A St. Louis Women's Champion


from the New York Times, March 2, 1907

Women to Play for Chess Honors.
   Mrs. Charles P. Frey of Newark N. J. and Mrs. S. R. Burgess of St. Louis will begin their match for the women's chess championship of the United States in the parlor of the Hotel Martha Washington, 29 East Twenty-ninth Street, at 2:30 o'clock this afternoon.  It has been agreed to play seven games, one today and two each on Monday, Wednesday and Friday of next week, the play beginning at 10:30 in the morning.  The sessions will last four hours, the time limit being fixed at twenty moves an hour.  Drawn games will cont as half a point for each player.  Prof. Isaac L. Rice will act as the referee.  Mrs. Frey, who is the wife of the President of the New Jersey State Chess Association, won the championship tournament of the First American Women's Chess Congress held in this city last May.


Mrs. C. P. Frey was Mary Grace Rogers who graduated from Smith College in 1884 and later married Charles P. Frey, an electrical engineer from Newark, N.J. When she died on Jan. 20, 1910, she left her husband and two sons, 10 and 12. Charles P. Frey was a chess player himself and drew a game against Marshall in a 32 board simul given at the Newark Chess Club in 1906.


from the Oshkosh Daily Northwestern, March 15, 1907


Sketch of the Lady Who Has Earned That Honor

(special correspondence)

New York, March 16 -- Maintaining the splendid form which had during the entire week held out promise of ultimate success, Mrs. S. R. Burgess of St. Louis won the sixth game of her match with Mrs. C. P. Frey in the chess match for the women's Championship of the United States at the Hotel Martha Washington and thereby acquired the title of woman chess champion with a final score of 4½ points out of a possible 6 to her credit.  Of the half dozen games contested since a week ago yesterday, Mrs. Burgess had lost the first and drawn the fifth, winning all the others.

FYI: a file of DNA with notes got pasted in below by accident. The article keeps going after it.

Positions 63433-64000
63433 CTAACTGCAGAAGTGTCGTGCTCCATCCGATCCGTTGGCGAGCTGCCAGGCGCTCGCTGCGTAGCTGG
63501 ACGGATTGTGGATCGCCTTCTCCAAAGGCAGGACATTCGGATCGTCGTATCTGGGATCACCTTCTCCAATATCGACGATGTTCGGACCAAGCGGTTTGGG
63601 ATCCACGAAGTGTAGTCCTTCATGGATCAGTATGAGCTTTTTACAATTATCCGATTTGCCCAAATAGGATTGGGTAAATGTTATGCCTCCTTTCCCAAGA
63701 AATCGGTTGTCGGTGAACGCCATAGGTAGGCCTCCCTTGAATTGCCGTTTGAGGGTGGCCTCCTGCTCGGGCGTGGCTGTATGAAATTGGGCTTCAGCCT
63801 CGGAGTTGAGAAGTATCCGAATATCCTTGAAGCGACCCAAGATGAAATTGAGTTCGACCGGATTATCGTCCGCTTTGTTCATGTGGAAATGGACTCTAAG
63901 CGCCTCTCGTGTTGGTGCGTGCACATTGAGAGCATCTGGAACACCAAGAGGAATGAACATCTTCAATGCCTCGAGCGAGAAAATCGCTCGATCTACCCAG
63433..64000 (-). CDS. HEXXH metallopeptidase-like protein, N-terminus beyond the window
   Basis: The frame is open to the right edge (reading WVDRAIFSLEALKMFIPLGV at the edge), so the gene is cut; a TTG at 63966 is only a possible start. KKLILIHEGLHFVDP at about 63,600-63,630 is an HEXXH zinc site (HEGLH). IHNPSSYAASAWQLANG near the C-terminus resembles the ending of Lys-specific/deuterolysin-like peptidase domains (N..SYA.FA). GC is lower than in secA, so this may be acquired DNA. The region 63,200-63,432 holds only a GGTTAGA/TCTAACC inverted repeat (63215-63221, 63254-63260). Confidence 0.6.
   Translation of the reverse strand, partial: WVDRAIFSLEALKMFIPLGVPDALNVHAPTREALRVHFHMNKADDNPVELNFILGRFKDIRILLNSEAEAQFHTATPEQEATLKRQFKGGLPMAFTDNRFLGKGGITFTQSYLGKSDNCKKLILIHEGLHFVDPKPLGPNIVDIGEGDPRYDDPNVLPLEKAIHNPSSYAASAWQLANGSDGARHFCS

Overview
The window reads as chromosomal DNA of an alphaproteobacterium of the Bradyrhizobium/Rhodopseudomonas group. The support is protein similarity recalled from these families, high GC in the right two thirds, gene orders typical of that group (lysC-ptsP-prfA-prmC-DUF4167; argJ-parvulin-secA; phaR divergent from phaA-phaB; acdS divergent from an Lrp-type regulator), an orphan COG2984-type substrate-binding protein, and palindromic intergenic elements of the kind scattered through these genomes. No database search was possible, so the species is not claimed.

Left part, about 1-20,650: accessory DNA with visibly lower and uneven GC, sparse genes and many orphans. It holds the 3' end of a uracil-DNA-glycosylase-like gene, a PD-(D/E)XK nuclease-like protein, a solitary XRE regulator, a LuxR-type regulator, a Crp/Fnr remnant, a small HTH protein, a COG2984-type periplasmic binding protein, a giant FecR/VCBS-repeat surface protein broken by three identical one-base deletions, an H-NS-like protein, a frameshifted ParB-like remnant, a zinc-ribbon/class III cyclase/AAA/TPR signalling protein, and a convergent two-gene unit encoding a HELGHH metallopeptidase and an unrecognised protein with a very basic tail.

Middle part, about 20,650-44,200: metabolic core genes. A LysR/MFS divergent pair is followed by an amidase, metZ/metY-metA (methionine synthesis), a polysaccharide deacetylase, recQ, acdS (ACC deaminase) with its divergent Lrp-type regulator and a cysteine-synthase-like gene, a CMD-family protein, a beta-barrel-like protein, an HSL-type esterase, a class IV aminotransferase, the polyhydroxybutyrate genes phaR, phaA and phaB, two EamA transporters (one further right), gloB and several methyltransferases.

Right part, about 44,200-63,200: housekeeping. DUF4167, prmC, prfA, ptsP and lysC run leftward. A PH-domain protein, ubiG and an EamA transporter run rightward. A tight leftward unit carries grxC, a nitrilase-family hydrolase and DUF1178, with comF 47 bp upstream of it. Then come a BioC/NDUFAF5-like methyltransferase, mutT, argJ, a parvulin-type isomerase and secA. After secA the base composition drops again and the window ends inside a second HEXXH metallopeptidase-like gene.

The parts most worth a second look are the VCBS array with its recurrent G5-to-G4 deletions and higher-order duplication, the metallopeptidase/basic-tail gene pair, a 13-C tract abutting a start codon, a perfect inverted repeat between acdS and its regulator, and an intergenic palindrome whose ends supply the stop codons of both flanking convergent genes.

No sooner had the former champion gracefully tendered her resignation after the fortieth move in yesterday's game that Mr. Charles P. Frey, husband of the defeated player and president of the New Jersey State Chess Association, formally announced his wife's rival for the high distinction of new champion, congratulating her heartily about the ability shown throughout the match.  Then followed the presentation by Mr. Frey on behalf of a well-known chess enthusiast of a beautiful souvenir wrought in gold and enamel with a chessboard in miniature draped by the American colors as an appropriate emblem of her victory.
     Mrs. Burgess learned the game of chess at the age of fourteen, having been taught by her father, a very enthusiastic player.  She then abandoned play for some time until after her marriage when she resumed practice with a younger brother who, when beaten by her one day at the rate of 15 games to 0, forwith lost interest.   It was then that the husband of Mrs. Burgess began to realize the possibilities for entertainment to be derived from chess and he undertook a serious study of it with the result that he soon became as strong and enthusiastic as his better half.
     In four tournaments held in the North St. Louis Chess Club some years ago Mrs. Burgess won first prize in three despite the fact that both men and women competed on even terms.  She is now a member of the social organization known as the West End Chess Club of St. Louis.  Mrs. Burgess is also a member of the St. Louis Chess Club.